Understanding Hospitality: Direct vs Indirect Cultures

In ancient times, being hospitable meant welcoming strangers and providing them with food, shelter, and safety. Some cultures still follow this tradition today, but in others, the meaning of hospitality has changed a bit.

In direct cultures like the U.S., hospitality is less about survival and protection and more about manners and entertainment. Direct cultures are known for planning their hospitality, paying attention to even the smallest details. While they still show respect and care for their guests, it’s usually limited to what was planned.

On the other hand, indirect cultures have a habit of going beyond what was planned, often offering “spontaneous” hospitality that surpasses expectations.

The book Foreign to Familiar by Sarah A. Lanier explores the significant differences between direct and indirect cultures. You might remember learning about these differences in our previous articles; if not, go brush up here!

When it comes to hospitality, Sarah explains that indirect cultures mostly engage in spontaneous hospitality, while direct cultures tend to follow planned hospitality. Understanding these variations in hospitality across different cultures becomes crucial when hosting international guests or being in an international setting; it helps ensure that everyone can communicate and interact in a way that promotes harmony.

Planned Vs Spontaneous Hosting 📅

In the U.S., there’s typically a lot of cleaning and preparation before hosting guests at home. In direct cultures, hosting at home is often viewed as a formal event and is approached with seriousness and careful planning. Hospitality is considered a special occasion in direct cultures, and hosts devote their full attention to entertaining and taking good care of their guests.

On the other hand, hospitality is more spontaneous and not heavily planned in indirect cultures. Sarah had a valuable lesson about the differences between planned and spontaneous hospitality, as illustrated in the following excerpt from Foreign to Familiar:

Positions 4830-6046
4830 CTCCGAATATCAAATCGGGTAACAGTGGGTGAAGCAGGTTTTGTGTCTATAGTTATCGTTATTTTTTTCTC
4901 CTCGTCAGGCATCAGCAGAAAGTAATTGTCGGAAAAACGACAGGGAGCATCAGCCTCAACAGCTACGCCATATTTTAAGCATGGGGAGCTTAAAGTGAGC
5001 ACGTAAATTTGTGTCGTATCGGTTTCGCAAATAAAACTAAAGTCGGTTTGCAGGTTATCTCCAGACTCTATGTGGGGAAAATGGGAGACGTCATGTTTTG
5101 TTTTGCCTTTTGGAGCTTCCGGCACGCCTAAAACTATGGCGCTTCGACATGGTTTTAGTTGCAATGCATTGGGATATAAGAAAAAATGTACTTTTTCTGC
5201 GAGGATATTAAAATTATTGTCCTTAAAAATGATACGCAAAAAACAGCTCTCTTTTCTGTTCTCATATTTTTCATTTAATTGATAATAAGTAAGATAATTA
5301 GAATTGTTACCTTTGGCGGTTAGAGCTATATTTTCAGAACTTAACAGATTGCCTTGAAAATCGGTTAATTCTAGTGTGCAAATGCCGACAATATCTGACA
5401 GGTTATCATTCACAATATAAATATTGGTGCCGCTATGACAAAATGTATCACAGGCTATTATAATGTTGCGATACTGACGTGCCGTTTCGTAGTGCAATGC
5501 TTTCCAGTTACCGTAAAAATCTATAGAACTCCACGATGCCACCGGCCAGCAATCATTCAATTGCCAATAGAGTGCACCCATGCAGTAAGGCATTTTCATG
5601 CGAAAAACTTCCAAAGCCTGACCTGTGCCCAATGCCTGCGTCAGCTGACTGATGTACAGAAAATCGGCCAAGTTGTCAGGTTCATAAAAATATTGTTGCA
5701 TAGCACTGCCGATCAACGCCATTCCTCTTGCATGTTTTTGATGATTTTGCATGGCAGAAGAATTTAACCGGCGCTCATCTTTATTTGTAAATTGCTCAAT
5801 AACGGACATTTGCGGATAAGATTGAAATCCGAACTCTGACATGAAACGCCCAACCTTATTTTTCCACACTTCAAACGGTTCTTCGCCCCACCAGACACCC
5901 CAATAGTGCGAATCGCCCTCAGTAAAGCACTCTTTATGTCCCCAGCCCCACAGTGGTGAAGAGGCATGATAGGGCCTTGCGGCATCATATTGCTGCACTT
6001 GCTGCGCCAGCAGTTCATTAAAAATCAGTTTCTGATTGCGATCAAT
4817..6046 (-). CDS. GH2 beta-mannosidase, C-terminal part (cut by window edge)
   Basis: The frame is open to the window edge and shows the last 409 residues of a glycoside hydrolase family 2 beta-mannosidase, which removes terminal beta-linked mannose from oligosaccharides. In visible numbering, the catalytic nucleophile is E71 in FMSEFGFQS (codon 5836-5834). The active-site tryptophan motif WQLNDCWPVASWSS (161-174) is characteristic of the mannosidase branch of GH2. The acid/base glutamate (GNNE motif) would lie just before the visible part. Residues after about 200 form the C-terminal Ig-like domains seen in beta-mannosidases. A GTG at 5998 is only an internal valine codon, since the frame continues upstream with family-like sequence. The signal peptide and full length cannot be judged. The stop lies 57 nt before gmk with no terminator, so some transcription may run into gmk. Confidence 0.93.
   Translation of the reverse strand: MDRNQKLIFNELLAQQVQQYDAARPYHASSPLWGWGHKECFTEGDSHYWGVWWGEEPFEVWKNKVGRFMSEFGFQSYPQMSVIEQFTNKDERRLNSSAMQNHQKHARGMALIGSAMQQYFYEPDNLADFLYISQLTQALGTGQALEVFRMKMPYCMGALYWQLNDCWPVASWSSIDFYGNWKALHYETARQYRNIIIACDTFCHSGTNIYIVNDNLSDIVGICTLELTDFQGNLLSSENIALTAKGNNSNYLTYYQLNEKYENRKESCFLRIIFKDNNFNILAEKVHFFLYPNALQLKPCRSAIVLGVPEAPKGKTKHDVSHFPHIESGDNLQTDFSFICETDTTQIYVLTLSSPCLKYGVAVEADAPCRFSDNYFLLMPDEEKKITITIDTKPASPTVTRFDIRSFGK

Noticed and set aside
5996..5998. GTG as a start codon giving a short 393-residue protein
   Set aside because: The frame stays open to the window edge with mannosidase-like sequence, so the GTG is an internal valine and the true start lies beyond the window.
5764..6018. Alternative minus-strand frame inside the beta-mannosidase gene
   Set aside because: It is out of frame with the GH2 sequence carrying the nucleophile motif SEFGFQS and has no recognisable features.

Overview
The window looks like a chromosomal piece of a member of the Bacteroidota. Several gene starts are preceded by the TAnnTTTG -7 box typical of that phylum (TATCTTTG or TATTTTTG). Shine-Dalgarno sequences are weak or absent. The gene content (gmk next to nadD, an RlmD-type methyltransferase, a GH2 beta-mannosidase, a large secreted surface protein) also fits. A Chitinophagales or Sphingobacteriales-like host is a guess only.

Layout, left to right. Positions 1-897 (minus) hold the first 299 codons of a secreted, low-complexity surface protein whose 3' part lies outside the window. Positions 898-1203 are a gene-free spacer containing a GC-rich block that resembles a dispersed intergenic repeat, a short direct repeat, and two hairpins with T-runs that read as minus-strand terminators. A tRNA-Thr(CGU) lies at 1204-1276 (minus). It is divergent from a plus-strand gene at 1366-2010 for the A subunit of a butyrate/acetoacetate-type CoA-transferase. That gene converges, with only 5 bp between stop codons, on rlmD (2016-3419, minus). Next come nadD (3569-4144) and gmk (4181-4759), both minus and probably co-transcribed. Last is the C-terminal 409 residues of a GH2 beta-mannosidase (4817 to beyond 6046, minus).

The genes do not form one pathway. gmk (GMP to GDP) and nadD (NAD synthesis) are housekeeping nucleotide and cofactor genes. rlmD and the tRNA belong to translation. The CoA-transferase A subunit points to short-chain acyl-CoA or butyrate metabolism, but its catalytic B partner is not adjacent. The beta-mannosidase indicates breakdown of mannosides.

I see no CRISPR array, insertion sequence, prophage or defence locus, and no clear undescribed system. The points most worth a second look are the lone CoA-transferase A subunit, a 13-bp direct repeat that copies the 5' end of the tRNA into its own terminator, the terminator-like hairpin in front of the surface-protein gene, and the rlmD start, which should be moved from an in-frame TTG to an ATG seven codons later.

When I first went to Chile, I was looking forward to the hospitality and assumed that I would be invited into the homes of the people. The first month I was there, however, although I was in a small community and people knew I was there, nothing happened. I was crushed by this… I voiced my disappointment to Ricardo, my mentor. He laughed and said, “Sarah, they are offended that you have not come by. You stay to yourself at night like you don’t want relationship. We don’t send out invitations around here. You just come by.”

“But how can I ‘come by’ when I don’t even know these people?” I asked.

“That’s just the way it’s done,” he said. “Only formal occasions require invitations. The rest is spontaneous.” (p. 72-73)

Sarah was accustomed to the hospitality norms of a direct culture, where it’s common to receive invitations well in advance, often for a specific day or even weeks beforehand. However, when Sarah found herself in a new indirect culture, she encountered a different approach to hospitality. She realized that in this culture, hospitality was spontaneous, without any prior warning or formal invitation. They didn’t feel the need to prepare for her arrival; they simply wanted to spend time with her and foster a connection.

Privacy Vs Inclusion 🔐

The contrasting perspectives on privacy and inclusion between indirect and direct cultures contribute to the significant differences in hospitality. Let’s see the continuation of Sarah’s conversation with her mentor regarding spontaneous hospitality:

“But what if people are busy or want to be left alone? How would I know when to come over?” I insisted.

“Sarah,” he told me, “you just don’t get it. Coming over will never interrupt them. They will continue cooking, playing with the kids, or watering the garden. You will just fit into whatever is going on at the moment. They won’t drop everything to sit in a formal living room with you. In our culture, people come first, and our own desires come last. We would never forfeit hospitality for time alone.” (p. 73)

In indirect cultures, the concept of privacy is less emphasized, and there’s a strong preference for inclusivity. People in these cultures naturally include others in various aspects such as meals, plans, conversations, and more. Being left alone is not desirable, and it’s considered rude to exclude others. The guiding principle is “We all take care of each other, and no one stands alone.”

Upon Sarah’s return to a direct culture, where hospitality was typically organized ahead of time, she found herself needing to readjust and relearn how people in that culture planned and allocated their time. This was necessary to effectively spend time with her friends and acquaintances. This is what she said about it: